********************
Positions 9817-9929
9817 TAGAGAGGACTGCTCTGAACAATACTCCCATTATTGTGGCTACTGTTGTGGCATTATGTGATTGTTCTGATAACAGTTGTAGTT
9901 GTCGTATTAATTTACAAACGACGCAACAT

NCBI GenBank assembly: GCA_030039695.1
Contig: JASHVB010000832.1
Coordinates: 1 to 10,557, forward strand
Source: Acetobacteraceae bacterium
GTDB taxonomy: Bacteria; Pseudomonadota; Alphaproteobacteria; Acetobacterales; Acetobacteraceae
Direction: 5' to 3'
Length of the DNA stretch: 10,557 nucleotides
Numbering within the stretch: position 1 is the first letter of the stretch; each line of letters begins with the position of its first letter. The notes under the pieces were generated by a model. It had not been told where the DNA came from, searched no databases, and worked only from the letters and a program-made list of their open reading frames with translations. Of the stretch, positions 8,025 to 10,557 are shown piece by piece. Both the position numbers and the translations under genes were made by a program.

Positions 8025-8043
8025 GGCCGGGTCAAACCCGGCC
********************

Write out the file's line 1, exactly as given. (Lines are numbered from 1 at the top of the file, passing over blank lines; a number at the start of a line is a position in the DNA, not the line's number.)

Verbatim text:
Positions 9817-9929